It is the most exciting battle for the Democratic presidential nomination in a generation.
Don't forget, it's not that long ago that Hillary Clinton was expected to be crowned by Super Tuesday.
But Barack Obama's win in Maine on Sunday came on top of his clean sweep on Saturday, when he won in Nebraska, Washington State, Louisiana, and the US Virgin Islands.
The weekend's clean sweep added to the Illinois senator's building momentum, even as Mrs Clinton's campaign manager - Patti Solis Doyle - resigned.
Now, with the candidates virtually tied for delegates, it looks more than ever as though it will be a race to the finish to secure the Democratic Nomination.
In other words it is increasingly likely that the two candidates will go to the August Convention with neither having reached the magic number of 2,025 delegates to clinch the nomination.
With prospects of a deadlock looming large, pundits are busy predicting that the super-delegates will be the deciders.
There are 796 of these "insiders", as they're called. They include members of congress, governors, former presidents and office holders as well as unelected officials.
Their increased prominence has led to speculation of a return to the smoke-filled rooms that dominated politics before the party electoral procedures were reformed after 1968.
Both the Clinton and Obama campaigns are pushing hard to secure pledges of support from these key figures.
President Bill Clinton is working the phones, calling in favours from his days in the White House. And of course as a former president, he is one of the super-delegates his wife can count on.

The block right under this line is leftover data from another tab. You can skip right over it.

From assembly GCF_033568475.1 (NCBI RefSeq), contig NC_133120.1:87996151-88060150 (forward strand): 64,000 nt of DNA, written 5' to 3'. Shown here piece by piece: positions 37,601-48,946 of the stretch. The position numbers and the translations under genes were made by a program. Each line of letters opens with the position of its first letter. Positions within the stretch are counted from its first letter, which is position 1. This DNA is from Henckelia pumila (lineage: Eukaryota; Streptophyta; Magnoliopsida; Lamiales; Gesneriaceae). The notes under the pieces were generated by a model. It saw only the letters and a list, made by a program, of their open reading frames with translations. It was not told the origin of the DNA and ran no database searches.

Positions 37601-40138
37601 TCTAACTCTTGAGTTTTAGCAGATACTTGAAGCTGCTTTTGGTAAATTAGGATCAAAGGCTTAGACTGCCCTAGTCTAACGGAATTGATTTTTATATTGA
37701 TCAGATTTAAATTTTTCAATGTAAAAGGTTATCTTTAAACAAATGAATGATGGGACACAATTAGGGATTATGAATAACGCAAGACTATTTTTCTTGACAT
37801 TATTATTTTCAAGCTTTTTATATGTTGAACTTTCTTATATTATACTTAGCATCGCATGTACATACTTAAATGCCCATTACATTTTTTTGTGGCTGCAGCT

For his part, Barack Obama has a number of governors on his side, and former presidential candidate, Senator John Kerry, is also working on recruiting his fellow voters behind the scenes.
So far the Associated Press has 213 super-delegates committed to Mrs Clinton and 139 to Mr Obama.
But that leaves 74 uncommitted and 370 unknown. And one of the prerogatives of a super-delegate is that he or she may change his or her mind at the convention, whereas normal delegates are morally obliged to reflect the popular will, at least through the first round of voting.
Biggest role since 1984
The last time the Democratic super-delegates played a decisive role was in 1984 when they backed Walter Mondale over Gary Hart. This year the competition is closer.
The headlines in Sunday's papers focused on the power of these insiders and reflected a debate over whether they should and would reflect their own views or conform to the popular verdict.
Barack Obama said on Friday that they should reflect the latter.
"My strong belief is that if we end up with the most states and the most pledged delegates from the most voters in the country, that it would be problematic for the political insiders to overturn the judgement of the voters," he said.
Mrs Clinton took a different line.
"Super-delegates are by design supposed to exercise independent judgement," she said.
"But of course, if Senator Obama and his campaign continue to push this position, which is really contrary to what the definition of a super-delegate has historically been, I will look forward to receiving the support of Senator Kennedy and Senator Kerry."
Both senators from Massachusetts backed Mr Obama but Mrs Clinton won the state.
Eyes on the Potomac Primaries
The candidates were campaigning hard in Virginia on Sunday ahead of the so-called Potomac Primaries.
The title refers to the river that runs through Virginia, Maryland and the District of Columbia, all of which are holding their primaries this Tuesday.
Both candidates told voters they had the best chance of beating Senator John McCain.
Despite losing Kansas and Louisiana on Saturday to Mike Huckabee, the Arizona senator has become the Republican Party's presumptive nominee.
Having received a presidential vote of confidence on Sunday Mr McCain is now trying to win over social conservatives still suspicious of him.
While Barack Obama is expected to do well on Tuesday, the Clinton campaign said it was already looking ahead to key contests in March, when the delegate-rich states of Ohio and Texas vote.It promises to be a long fight to decide which history maker - the woman or the African American - will become the Democratic Party's choice for president.